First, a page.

China would like to see the renminbi gain a higher global profile, but it doesnt yet want to make the currency convertible, which could drive up its value and threaten the countrys export industries. So the Chinese authorities have been fostering the growth of an offshore renminbi market in Hong Kong, similar to the Eurodollar market that sprouted in London half a century ago to avoid U.S. taxes and regulation.
Beijing has found a savvy way to use market forces to benefit Chinese companies without adopting those market forces itself, says Marc Chandler, global head of currency strategy at New Yorkbased Brown Brothers Harriman & Co.
China authorized offshore renminbi accounts in 2004, but the market only took off last July, when the Peoples Bank of China and the Hong Kong Monetary Authority signed an agreement allowing nonbank financial institutions to open renminbi accounts in Hong Kong. The currency in these accounts is called CNH, while the onshore renminbi is called CNY.
Trading in the CNH market has mushroomed to between $500 million and $700 million a day from $200 million to $300 million last July, according to Enoch Fung, a Hong Kongbased Asia economist for Goldman Sachs Group. The CNH is beginning to rival the more-established offshore market in renminbi nondeliverable forwards, or NDFs, which trade in such financial centers as New York and Singapore to the tune of about $3 billion a day.
The Chinese currency in Hong Kong accounts comes from Chinese companies that settle their trade in renminbi offshore rather than by sending dollars overseas. The CNH market has mainly attracted companies with business interests in China that need cash renminbi at the end of the day. NDFs, by contrast, are futures contracts priced in renminbi but settled in U.S. dollars; the market appeals mostly to institutions such as hedge funds that are betting on the appreciation of the renminbi. All of that could soon change, though.
The CNH rate tracks the domestic spot renminbi rate, which is closely controlled by the Chinese central bank. On the other hand, the NDFs value already reflects an expected rise in the renminbi. If the one-year NDF is pricing in at 2 percent and the currency moves by 3 percent, then you only make 1 percent, says Richard Yetsenga, global head of emerging-markets FX strategy at HSBC Holdings in Hong Kong. But if you are in the CNH market and the currency moves 3 percent, then you make 3 percent.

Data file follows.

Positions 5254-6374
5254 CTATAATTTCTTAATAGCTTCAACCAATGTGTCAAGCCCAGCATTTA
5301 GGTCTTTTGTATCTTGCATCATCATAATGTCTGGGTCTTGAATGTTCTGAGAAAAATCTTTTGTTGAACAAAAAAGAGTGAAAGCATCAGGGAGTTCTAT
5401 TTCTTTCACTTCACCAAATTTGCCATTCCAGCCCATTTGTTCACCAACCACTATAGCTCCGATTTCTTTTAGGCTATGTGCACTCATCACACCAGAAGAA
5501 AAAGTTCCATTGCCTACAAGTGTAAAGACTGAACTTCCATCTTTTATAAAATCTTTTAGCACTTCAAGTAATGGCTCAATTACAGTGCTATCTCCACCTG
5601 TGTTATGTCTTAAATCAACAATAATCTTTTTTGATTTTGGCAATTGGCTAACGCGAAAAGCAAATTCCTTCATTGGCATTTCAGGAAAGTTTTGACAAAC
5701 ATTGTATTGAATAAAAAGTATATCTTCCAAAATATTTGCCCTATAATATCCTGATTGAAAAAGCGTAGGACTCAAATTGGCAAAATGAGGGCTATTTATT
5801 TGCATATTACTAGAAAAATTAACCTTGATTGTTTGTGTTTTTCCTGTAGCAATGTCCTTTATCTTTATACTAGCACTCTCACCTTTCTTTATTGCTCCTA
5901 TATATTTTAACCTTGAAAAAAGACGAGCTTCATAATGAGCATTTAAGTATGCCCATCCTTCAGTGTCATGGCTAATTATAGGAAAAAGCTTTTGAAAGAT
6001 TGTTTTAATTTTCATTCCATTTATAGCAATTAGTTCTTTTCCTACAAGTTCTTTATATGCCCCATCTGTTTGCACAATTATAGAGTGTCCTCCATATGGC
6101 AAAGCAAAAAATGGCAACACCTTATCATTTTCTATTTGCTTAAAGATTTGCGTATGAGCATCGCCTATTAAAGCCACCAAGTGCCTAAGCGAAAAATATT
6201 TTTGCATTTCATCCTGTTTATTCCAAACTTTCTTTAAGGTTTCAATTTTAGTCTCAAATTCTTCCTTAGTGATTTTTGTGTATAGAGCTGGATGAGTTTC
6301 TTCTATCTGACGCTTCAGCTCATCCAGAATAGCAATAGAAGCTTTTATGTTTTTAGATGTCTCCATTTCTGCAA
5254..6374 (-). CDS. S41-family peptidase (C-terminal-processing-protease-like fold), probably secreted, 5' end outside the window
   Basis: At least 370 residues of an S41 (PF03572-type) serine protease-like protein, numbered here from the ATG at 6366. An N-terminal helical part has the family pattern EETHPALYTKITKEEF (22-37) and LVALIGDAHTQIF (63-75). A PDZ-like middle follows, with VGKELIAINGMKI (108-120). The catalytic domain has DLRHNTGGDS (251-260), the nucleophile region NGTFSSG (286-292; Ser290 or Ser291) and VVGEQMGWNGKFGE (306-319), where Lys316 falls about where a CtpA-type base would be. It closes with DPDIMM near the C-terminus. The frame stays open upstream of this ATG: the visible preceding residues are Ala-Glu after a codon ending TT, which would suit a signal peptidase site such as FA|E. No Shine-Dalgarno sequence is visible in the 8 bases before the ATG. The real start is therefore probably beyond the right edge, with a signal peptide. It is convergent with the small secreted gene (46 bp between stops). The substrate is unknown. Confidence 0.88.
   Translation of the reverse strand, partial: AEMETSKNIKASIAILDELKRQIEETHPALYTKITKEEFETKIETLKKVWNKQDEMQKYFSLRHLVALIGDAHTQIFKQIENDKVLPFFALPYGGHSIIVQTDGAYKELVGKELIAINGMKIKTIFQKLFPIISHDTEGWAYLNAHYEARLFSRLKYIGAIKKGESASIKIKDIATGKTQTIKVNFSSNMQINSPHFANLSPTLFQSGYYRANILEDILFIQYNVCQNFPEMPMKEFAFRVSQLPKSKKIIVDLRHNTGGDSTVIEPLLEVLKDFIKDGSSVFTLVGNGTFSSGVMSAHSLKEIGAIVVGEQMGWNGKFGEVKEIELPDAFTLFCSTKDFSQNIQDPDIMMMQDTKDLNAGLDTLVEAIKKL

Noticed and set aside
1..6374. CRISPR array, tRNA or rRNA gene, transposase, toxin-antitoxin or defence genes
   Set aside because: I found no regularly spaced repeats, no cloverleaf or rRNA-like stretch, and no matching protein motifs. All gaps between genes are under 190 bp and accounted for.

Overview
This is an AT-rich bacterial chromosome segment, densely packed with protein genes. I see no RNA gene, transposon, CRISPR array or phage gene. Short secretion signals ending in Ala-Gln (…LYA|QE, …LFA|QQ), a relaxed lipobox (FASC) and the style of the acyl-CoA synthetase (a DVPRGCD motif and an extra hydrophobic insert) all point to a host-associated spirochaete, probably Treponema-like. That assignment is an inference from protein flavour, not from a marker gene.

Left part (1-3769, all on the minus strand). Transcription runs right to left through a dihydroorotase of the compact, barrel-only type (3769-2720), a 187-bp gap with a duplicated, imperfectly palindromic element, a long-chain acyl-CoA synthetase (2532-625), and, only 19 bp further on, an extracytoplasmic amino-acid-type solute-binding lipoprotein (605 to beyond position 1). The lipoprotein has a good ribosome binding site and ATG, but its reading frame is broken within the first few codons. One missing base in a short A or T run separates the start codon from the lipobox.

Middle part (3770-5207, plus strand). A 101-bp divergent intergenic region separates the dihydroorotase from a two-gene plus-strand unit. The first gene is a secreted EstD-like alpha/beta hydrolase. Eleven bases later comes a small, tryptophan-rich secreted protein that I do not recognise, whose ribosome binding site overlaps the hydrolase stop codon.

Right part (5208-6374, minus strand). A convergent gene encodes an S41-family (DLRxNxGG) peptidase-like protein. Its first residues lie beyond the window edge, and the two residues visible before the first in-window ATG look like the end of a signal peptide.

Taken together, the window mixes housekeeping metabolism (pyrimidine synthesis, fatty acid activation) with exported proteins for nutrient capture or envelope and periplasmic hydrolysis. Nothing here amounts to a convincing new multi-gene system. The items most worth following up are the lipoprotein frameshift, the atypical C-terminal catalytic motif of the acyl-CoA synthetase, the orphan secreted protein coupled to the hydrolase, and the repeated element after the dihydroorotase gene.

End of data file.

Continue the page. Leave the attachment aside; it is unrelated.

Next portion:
The CNH market is benefiting from a host of financial instruments recently introduced by the Chinese authorities, including deliverable renminbi forward contracts, interest rate swaps, cross-currency swaps and most dramatic of all renminbi-denominated bonds sold in Hong Kong. Issuance of such bonds, known colloquially as dim sum bonds, greatly increased last year, with 33 deals valued at a total of $6.3 billion, according to BBH. The market has attracted such well-known corporate issuers as McDonalds Corp. and Caterpillar. Strong investor demand has forced yields on dim sum bonds a substantial 1 to 2 percentage points below government bonds issued on the mainland, according to Standard Chartered Bank.
China knew that to promote trade settlement in renminbi, it needed to give companies a venue so they could hedge their positions, not just trade on the spot market. As a result, the U.S. dollarCNH forward market is growing in liquidity. CNH forwards are now the most attractive vehicle for hedging out as far as one year, thanks to the currencys relatively flat yield curve, while the NDF remains a better bet for short-term hedging of up to three months, says Kelvin Lau, an economist at Standard Chartered in Hong Kong.
Most analysts believe the CNH will gradually displace the NDF because of its greater variety of financial products and could ultimately be the forerunner of a fully convertible renminbi. But few are willing to predict when that may happen. It is far too premature to speak of a challenge to the greenback by the redback, BBHs Chandler says.